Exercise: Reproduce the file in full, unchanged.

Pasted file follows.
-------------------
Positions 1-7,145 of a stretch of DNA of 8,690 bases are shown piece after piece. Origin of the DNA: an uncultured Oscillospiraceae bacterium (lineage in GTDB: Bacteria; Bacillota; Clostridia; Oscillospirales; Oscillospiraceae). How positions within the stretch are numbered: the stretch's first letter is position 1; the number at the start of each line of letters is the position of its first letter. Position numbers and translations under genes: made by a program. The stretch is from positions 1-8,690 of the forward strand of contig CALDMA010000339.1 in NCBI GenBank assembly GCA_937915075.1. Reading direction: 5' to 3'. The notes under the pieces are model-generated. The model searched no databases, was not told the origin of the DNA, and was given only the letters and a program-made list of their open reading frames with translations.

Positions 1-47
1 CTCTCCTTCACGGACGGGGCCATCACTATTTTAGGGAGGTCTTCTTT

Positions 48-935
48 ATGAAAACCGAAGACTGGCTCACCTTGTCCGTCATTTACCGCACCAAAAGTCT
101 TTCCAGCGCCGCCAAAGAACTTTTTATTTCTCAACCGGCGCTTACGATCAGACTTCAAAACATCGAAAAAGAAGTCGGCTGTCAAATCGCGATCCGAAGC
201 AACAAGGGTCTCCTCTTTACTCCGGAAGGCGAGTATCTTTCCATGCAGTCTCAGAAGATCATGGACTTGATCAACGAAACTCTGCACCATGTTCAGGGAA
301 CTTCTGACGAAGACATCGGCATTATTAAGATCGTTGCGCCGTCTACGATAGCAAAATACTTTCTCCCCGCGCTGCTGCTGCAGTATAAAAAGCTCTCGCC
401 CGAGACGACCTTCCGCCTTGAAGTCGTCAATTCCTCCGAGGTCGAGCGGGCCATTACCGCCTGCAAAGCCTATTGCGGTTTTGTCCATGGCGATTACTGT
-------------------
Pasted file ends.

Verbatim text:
Positions 1-7,145 of a stretch of DNA of 8,690 bases are shown piece after piece. Origin of the DNA: an uncultured Oscillospiraceae bacterium (lineage in GTDB: Bacteria; Bacillota; Clostridia; Oscillospirales; Oscillospiraceae). How positions within the stretch are numbered: the stretch's first letter is position 1; the number at the start of each line of letters is the position of its first letter. Position numbers and translations under genes: made by a program. The stretch is from positions 1-8,690 of the forward strand of contig CALDMA010000339.1 in NCBI GenBank assembly GCA_937915075.1. Reading direction: 5' to 3'. The notes under the pieces are model-generated. The model searched no databases, was not told the origin of the DNA, and was given only the letters and a program-made list of their open reading frames with translations.

Positions 1-47
1 CTCTCCTTCACGGACGGGGCCATCACTATTTTAGGGAGGTCTTCTTT

Positions 48-935
48 ATGAAAACCGAAGACTGGCTCACCTTGTCCGTCATTTACCGCACCAAAAGTCT
101 TTCCAGCGCCGCCAAAGAACTTTTTATTTCTCAACCGGCGCTTACGATCAGACTTCAAAACATCGAAAAAGAAGTCGGCTGTCAAATCGCGATCCGAAGC
201 AACAAGGGTCTCCTCTTTACTCCGGAAGGCGAGTATCTTTCCATGCAGTCTCAGAAGATCATGGACTTGATCAACGAAACTCTGCACCATGTTCAGGGAA
301 CTTCTGACGAAGACATCGGCATTATTAAGATCGTTGCGCCGTCTACGATAGCAAAATACTTTCTCCCCGCGCTGCTGCTGCAGTATAAAAAGCTCTCGCC
401 CGAGACGACCTTCCGCCTTGAAGTCGTCAATTCCTCCGAGGTCGAGCGGGCCATTACCGCCTGCAAAGCCTATTGCGGTTTTGTCCATGGCGATTACTGT